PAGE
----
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Paolo Giordano: The Solitude of Prime Numbers (2008)


This was my Christmas holiday reward read. While Christmassing and dissertating at the same time, I needed to read something that wouldn’t hold me down with the weight of a classic. So my mum lent me The Solitude of Prime Numbers (in its German edition, Die Einsamkeit der Primzahlen). I read it in two days.

Well, it didn’t hold me down with the weight of a classic, but it is pretty harrowing in some aspects. The novel tells the stories of Mattia and Alice. Mattia feels responsible for the disappearance of his mentally handicapped twin sister, whom he left alone for an afternoon to go to a classmate’s birthday party as a small boy. Alice had a ski accident as a small girl and has a stiff leg as a consequence. Both are outsiders, ‘prime numbers’, so to speak. Mattia hurts himself in all possible ways. Alice becomes anorexic.

While Mattia shuts everyone out and seems to be the most content on his own – he is completely unable to form a social relationship – Alice continues to compete for other people’s love and admiration. It is only when the two of them are together that they seem as close to being happy as they could possibly be, given their burdens and traumas.  Still, these burdens prevent them from making a life together.

The Solitude of Prime Numbers follows them as they become adults; Mattia is a brilliant mathematician investigating prime numbers, and Alice becomes a photographer. Both are lonely in their own ways. Only at the very end did I get the impression that they are headed towards healing their wounds, although they will never heal completely.

Those who know me also know that I’m really not into Young Adult literature. The first part of The Solitude of Prime Numbers, however, is almost a YA novel, dealing with all the issues that can make the life of a teenager miserable (or enjoyable, but not in this novel) – bullying, in and outgroup dynamics, first sexual experiences and rejection, and so forth. Even so I enjoyed it, although I enjoyed the second part, the story of their adulthood, more. The profound sadness of the story gripped me completely, and it was only at the hopeful end that I took a relieved breath. Perfect for a holiday read.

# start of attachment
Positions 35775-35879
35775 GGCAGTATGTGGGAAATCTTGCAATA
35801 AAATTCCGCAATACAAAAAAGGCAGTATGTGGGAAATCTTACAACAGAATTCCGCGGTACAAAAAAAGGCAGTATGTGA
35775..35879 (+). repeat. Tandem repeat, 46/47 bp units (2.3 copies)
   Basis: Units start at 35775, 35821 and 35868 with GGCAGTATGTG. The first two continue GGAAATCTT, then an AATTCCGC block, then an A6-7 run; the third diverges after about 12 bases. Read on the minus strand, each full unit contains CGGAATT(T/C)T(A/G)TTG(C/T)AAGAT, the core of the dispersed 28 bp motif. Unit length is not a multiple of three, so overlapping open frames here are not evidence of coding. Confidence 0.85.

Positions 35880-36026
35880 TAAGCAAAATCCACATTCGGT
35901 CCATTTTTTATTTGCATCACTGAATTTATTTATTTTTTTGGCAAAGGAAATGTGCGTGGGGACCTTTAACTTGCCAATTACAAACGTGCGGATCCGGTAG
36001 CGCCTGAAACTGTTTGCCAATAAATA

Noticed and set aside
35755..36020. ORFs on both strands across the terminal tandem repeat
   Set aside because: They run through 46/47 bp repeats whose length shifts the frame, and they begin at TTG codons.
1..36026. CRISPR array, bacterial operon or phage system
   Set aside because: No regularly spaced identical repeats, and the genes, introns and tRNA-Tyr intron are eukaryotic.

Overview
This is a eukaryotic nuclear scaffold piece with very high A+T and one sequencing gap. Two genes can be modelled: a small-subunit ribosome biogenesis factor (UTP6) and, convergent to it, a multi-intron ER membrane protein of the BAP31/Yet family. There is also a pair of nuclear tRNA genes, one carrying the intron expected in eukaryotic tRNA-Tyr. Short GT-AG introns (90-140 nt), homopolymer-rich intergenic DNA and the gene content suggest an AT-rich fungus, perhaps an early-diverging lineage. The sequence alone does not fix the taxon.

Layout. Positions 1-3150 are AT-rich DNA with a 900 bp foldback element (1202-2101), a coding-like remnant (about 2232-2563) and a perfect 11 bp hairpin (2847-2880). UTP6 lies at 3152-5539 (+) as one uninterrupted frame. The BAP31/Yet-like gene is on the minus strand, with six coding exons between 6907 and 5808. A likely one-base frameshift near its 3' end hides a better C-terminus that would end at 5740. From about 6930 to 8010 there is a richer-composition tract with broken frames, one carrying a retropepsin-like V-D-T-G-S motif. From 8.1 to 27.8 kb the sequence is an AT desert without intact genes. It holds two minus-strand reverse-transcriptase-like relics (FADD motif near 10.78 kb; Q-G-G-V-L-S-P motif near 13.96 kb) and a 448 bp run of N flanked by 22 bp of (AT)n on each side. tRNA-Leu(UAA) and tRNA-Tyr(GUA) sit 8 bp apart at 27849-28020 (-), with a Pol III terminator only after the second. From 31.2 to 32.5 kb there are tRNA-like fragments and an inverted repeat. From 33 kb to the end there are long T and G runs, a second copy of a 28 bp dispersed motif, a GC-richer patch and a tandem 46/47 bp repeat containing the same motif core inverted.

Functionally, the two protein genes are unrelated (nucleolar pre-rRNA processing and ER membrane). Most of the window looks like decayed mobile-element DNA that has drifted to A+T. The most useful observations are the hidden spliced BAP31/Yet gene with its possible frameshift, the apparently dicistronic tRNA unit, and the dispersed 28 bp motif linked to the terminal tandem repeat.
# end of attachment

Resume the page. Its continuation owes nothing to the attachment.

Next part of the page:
Evaluation: 7/10

German title: Die Einsamkeit der Primzahlen
Spanish title: La soledad de los números primos


Author: bettinathenomad

Nomad. International Relations geek. Reader. Feminist. Swimmer. Boulderer. Runner. Hiker. Not necessarily in that order.

2 thoughts on “Paolo Giordano: The Solitude of Prime Numbers (2008)

  1. You’re the first person I recall mentioning a YA-like feel to part of this novel, Bettina, so I’m relieved to hear you liked it despite that. Really wanted to read this a few years ago but am increasingly kind of indifferent to it the more I learn about it. Anyway, one of these days, maybe…

    • To be honest, I never would’ve read it had my Mother not given it to me. I have to say I was actually pleasantly surprised, but I still think overall it’s… dispensable. A good read, but not a “must read”. 😉

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